As local regulations rapidly change due to the pandemic, navigating dining can be challenging. In New York City, San Francisco, and New Orleans, diners will soon have to show proof of vaccination to dine inside restaurants per new city mandates. Other cities may follow suit, and many restaurants are taking it upon themselves to require vaccination of diners and staff in the meantime (see a list of individual restaurants across the United States requiring vaccination here and across Canada here).
Whether you’re trying to dine out at restaurants in your town or traveling somewhere with different requirements, here’s what you can do to stay on top of the latest and dine on.
Save your vaccination card to your phone for easy reference
Whether you’re in NYC, SF, or elsewhere, make sure you have access to your vaccination card if you have one, should you be asked to share. You can do this in a variety of ways, depending on your city, such as showing your Centers for Disease Control and Prevention original vaccination card or official vaccination record, showing a photo in your phone of your card, or using a local government system that stores your information. Be sure to confirm what’s required based on your city’s guidance.
Know what your city requires
Check your city’s official COVID page to see the latest local requirements for dining out. Here is a list of major cities that have announced COVID vaccine requirements for indoor dining and bars:
Boston: Diners 12 and up must show proof of vaccination starting January 15, and proof of full vaccination starting February 15. Children younger than 12 will need to show proof of vaccination starting in March. Proof can include your physical CDC vaccination card or a digital photo of it; an image of any official immunization record; or verification on the city of Boston app or any other COVID vaccine verification app.
Los Angeles: Inside nightclubs, lounges, breweries, wineries, and distilleries, diners must show proof of one vaccine shot beginning October 7, and full vaccination beginning November 4. Inside restaurants, county guidance recommends restaurants give priority indoor seating to vaccinated diners. Proof can include the original CDC vaccination card, a photo or digital photo of the CDC vaccination card, use of California’s digital QR code verification, or documentation of vaccination from a healthcare provider. The full list of ways to provide proof is here.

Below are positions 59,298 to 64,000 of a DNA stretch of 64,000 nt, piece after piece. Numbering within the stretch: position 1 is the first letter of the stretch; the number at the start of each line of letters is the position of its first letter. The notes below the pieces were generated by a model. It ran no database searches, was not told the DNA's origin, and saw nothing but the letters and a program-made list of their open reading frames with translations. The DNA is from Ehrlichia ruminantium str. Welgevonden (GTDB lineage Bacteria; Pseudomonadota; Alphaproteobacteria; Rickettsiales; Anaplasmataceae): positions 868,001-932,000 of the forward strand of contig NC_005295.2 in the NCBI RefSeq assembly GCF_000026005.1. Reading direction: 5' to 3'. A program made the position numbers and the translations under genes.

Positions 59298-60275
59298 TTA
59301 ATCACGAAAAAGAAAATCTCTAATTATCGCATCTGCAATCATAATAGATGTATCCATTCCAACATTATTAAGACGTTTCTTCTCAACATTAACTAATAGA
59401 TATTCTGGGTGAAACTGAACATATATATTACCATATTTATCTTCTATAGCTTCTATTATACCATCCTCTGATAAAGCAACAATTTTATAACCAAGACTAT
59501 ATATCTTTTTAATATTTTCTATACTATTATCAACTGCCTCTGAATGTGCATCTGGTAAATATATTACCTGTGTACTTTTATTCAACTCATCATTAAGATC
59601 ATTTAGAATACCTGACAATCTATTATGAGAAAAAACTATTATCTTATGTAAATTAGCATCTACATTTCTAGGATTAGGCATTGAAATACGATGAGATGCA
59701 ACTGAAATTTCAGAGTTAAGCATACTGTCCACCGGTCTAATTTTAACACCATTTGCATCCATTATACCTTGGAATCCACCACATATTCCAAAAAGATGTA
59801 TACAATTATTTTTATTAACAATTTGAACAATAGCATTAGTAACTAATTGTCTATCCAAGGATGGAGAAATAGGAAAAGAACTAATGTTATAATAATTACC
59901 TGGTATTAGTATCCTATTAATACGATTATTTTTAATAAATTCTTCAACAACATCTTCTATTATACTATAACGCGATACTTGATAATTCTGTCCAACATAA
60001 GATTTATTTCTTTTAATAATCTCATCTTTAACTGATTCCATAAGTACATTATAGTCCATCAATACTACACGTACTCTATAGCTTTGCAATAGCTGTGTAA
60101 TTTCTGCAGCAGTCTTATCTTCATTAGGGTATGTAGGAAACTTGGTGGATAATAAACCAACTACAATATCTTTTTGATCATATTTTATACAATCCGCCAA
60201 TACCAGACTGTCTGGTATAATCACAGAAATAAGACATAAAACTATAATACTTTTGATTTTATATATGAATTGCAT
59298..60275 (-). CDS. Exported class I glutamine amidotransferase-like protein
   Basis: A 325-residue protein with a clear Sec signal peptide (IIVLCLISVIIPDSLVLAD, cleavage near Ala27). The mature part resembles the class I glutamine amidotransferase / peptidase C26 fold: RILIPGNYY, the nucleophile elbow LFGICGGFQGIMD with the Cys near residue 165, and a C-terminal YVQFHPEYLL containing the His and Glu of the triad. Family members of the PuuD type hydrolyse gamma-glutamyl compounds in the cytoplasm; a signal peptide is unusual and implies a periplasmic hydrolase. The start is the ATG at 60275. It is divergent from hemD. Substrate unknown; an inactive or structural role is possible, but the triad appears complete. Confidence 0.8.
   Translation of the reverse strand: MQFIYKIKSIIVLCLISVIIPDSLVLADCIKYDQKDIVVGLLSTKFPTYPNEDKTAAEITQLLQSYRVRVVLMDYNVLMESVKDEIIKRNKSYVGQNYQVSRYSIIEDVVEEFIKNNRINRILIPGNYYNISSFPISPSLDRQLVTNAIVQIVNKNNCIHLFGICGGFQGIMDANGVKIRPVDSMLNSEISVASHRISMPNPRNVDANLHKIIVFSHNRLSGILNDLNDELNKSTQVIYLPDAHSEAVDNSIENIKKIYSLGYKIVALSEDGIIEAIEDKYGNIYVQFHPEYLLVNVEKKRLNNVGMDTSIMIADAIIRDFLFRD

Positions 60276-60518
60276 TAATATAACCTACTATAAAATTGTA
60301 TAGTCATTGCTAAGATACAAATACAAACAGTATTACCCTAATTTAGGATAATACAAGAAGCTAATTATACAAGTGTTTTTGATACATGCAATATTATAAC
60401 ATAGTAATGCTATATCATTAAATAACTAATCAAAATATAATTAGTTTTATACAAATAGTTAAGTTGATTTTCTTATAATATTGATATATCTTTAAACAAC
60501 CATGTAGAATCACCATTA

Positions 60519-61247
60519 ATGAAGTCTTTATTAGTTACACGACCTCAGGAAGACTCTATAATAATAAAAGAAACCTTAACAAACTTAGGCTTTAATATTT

New Orleans: Diners must show proof of one vaccine shot or a negative PCR test within 72 hours of dining beginning August 16. Proof can include an original, digital photograph, or photocopy of CDC vaccination cards (both sides); use of the LA Wallet app; or an official vaccine record issued by another state, foreign nation, or the World Health Organization.
Philadelphia: Diners must show proof of full vaccination for indoor dining beginning January 3.
San Francisco: Diners must show proof of full vaccination beginning August 20. Proof can include the original CDC vaccination card, a photo or digital photo of the CDC vaccination card, use of California’s digital QR code verification, or documentation of vaccination from a healthcare provider.
Washington, D.C.: Diners 12 and older must show proof of one dose of vaccination starting January 15 and two doses starting February 15. Proof can include an original or digital copy or photograph of the CDC vaccination card or verification through phone apps VaxYes or CLEAR.
Check restaurants’ latest safety protocols on OpenTable
OpenTable’s Safety Precautions help diners understand the health and safety steps restaurants are taking in response to the COVID-19 pandemic, from offering contactless payment to providing sanitizer for diners. Launching this week, restaurants will now be able to display vaccine requirements or indoor mask mandates for diners on their OpenTable profile page.
Use OpenTable’s direct messaging tool to communicate with restaurants
Still unsure? All you have to do is ask. Using OpenTable’s Direct Messaging, you can message a restaurant after making a reservation to learn what to expect before you dine and keep up with the latest requirements.
Continue to support restaurants
As reopening continues to ramp up and diners return to restaurants in full force, restaurants are facing new challenges. Restaurants are lacking the staff to properly serve diners, diners are not showing up for reservations — which can have devastating effects on restaurants — and workers are sharing stories of diner mistreatment.
Restaurants will need your support to meet these challenges — this time, by practicing #KindDining. At its core, #KindDining means that diners can help restaurant recovery by being patient, showing up for the reservations you make, and being nice to restaurant staffers. Watch this space for more information about what #KindDining means, the root causes behind some of the frustrations you might feel as a diner, and how diners and restaurants can work together to keep the industry we all love going strong.